Beginner stage done? What next? Stock investing.

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wood
Posts: 339
Joined: Wed Sep 16, 2015 5:53 am

Beginner stage done? What next? Stock investing.

Post by wood » Wed Sep 12, 2018 5:49 am

I imagine a lot of the forum members find themselves somewhere in the middle between beginner and expert. What did you do once you considered yourself no longer a beginner in the world of stock investing? Would you suggest getting better at what you already do as an investor, or learn new investing stuff/methods?

How do I know whether to consider myself to have advanced, expert or master competence when it comes to (stock) investing?

Which books do you recommend?
Last edited by wood on Wed Sep 12, 2018 6:15 am, edited 1 time in total.

wood
Posts: 339
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Re: Beginner stage done? What next?

Post by wood » Wed Sep 12, 2018 6:02 am

Just thinking out loud.

I have a couple years worth of experience in the stock market, made my share of mistakes and still learning. I lean towards being a value investor. I haven't read the "curriculum" suggested in the ERE blog nor any of the classic books like Intelligent Investor or One Up on Wall Street. But I do have a bachelors degree and working experience within accounting. I follow news, podcasts, forums, articles and blogs relevant to the subject of investing. I analyze stocks regularly (their financials/fundamentals) and perform 0-10 transactions in a given month.

I think I should:
- become a better value investor. I'm good at judging financials, but poor at judging corporate strategy and market conditions.
- get better at assessing risk and volatility. For example, I'm positive about my portfolio performance but unable to judge how much risk I am exposed to apart from gut feeling and guesstimating a total low-medium-high risk profile to the individual stocks I've picked.
- get introduced to other methods of investing, e.g. short trading, options trading, trend investing, technical analysis (but not daytrading).
- start laying a small foundation in order to some day work professionally in the industry (eg. investment advisor)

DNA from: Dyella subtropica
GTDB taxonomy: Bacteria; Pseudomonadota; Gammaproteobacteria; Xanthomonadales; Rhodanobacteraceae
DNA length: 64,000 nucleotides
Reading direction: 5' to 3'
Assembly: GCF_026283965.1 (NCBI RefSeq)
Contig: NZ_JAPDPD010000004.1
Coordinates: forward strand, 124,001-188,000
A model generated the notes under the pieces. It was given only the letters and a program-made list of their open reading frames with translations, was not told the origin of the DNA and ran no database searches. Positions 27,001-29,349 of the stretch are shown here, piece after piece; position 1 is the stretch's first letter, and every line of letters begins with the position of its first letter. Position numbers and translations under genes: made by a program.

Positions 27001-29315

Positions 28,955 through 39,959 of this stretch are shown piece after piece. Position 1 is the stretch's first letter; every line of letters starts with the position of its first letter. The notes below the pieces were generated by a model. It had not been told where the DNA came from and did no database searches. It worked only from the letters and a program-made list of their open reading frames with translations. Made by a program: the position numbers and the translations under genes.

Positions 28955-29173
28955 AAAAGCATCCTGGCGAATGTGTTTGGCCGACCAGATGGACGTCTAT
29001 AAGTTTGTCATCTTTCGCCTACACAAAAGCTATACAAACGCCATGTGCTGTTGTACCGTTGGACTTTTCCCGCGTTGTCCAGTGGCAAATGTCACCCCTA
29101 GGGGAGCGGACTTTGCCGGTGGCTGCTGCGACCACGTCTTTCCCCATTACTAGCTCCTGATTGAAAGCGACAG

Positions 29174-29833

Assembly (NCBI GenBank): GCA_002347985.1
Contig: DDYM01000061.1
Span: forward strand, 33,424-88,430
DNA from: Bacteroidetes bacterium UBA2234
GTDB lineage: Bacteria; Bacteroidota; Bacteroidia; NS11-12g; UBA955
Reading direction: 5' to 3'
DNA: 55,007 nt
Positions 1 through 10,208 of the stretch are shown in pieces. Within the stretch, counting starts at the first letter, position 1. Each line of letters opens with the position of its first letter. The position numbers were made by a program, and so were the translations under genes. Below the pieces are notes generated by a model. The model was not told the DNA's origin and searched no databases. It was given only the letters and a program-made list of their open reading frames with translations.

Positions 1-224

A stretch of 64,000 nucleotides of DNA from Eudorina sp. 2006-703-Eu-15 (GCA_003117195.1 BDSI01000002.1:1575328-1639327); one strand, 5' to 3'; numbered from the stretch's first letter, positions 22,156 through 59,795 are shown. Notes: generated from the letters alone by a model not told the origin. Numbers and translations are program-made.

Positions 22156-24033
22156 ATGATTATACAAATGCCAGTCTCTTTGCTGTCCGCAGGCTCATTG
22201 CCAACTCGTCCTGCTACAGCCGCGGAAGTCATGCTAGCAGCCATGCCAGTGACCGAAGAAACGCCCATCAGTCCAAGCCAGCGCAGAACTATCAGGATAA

Are my goals sensible considering I want to increase my competency as an investor? What should I focus on first? What would be your goals in a similar scenario?

My gut tells me that I could gain something from doing a course in finance and that this would fit well with an introduction to technical analysis. Maybe a statistics course, but I'm poor in math.
Would reading some of the classics serve me well? Any advanced books on value investing to be recommended?
The geography of my competence is limited to my own country, perhaps time would be better spent getting familiar with the US or european stock market?

So much to read and learn, so little time.

arcyallen
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Joined: Sat Jan 20, 2018 11:20 am

Re: Beginner stage done? What next? Stock investing.

Post by arcyallen » Wed Sep 12, 2018 6:30 am

Read the Intelligent Investor!

Recognize you only know about 10% of what you should/could, but frustratingly you won't know most of what the other 90% is. Yet.

Read the Intelligent Investor!

Go through a full market cycle to see how your emotions fluctuate. If you haven't seen the market go down by 50%...and very possibly your portfolio go down by 50%...there's no honest way of knowing how you'll respond. I've seen super smart, very confident people FREAK OUT when that happens.

Read the Intelligent Investor! And anything Warren Buffet has to say. Much of what he says may seem hokey, but it's spot on.

Good luck!

ThisDinosaur
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Re: Beginner stage done? What next? Stock investing.